Posted on January 8th, 2013 | Categories - News
Following hot on the heels of the Nationwide’s figures released last week, the Halifax has now revealed its own house price data for December.
The figures make interesting reading. Whilst they show an annual drop of 0.30%, lower than the Nationwide’s reported fall of 1%, there is evidence that prices are “firming” with a 0.6% increase over the past quarter and a 1.3% rise during the month of December itself.
According to the Halifax the average home in England and Wales is now worth £163,845.
The Halifax’s Housing Economist, said: “There was evidence of a firming in the housing market in the final few months of 2012. Prices in the three months from October to December were 0.6% higher than in the preceding three months. This was the first increase in this measure of the underlying trend for seven months.”
Ellis continued: “Overall, last year saw an even mix of monthly rises and falls as prices lacked any real direction as both demand and supply pressures remained largely unchanged during 2012. On an annual basis, prices in the final quarter of 2012 were marginally lower than in the last three months of 2011.”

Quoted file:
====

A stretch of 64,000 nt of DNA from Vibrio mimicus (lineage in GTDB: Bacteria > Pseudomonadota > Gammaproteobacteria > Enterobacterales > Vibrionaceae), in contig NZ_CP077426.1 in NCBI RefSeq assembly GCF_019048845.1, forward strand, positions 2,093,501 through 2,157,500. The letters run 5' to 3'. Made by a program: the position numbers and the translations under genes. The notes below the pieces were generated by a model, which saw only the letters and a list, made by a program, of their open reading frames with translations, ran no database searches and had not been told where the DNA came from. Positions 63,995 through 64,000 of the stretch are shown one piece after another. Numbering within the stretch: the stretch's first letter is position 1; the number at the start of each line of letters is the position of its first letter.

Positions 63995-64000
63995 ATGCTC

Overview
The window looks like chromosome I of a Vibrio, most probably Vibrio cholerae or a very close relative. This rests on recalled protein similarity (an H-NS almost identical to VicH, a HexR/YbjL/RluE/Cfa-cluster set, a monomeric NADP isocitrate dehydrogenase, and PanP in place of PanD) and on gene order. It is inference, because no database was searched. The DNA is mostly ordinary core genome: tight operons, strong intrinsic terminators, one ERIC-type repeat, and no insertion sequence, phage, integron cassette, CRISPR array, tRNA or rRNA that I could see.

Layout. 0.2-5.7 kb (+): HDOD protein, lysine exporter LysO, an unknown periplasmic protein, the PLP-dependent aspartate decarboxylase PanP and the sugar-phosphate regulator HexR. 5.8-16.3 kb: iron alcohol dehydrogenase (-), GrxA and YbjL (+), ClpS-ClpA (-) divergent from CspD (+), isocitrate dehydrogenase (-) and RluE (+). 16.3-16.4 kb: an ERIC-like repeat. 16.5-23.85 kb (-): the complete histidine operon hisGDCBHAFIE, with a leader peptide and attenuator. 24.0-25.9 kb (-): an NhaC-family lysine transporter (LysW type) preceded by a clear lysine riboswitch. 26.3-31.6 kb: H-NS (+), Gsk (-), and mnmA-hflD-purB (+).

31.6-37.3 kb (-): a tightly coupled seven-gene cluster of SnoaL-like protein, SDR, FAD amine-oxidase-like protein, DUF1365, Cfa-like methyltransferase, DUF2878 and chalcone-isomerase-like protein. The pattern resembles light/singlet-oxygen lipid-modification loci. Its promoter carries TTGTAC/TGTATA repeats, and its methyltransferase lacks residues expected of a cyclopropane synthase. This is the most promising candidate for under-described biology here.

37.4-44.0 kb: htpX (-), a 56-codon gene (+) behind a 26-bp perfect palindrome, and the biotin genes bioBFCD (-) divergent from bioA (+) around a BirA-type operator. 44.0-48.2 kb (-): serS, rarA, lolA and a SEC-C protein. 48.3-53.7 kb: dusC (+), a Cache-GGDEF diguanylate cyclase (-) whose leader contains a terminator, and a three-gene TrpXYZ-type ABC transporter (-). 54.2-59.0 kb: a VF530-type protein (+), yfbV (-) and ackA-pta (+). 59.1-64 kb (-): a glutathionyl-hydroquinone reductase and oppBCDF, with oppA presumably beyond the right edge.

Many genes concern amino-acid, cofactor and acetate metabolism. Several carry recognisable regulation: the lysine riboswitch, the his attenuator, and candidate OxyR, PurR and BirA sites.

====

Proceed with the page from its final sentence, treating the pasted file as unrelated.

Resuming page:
House prices in 2013
Although the number of home sales has increased slightly during 2012, from 75,000 in July to 80,000 in November, with sales in the three months to November up 2%, the Halifax expect house prices in 2013 to stay broadly stable.
The Halifax, as well as other housing experts, believes that the general economic situation, relatively high unemployment and pressure on household finances will help to keep house prices subdued, whilst low interest rates, fuelled by the Funding for Lending Scheme (FLS) will help to stop values falling significantly.
Interestingly, the general public is more confident about house prices. The Halifax’s Housing Market Confidence tracker shows that 38% of people believe house prices will rise over the next 12 months, whilst only 18% think they will fall.
Whatever the truth no one is predicting significant moves in house prices, either up or down, in 2013.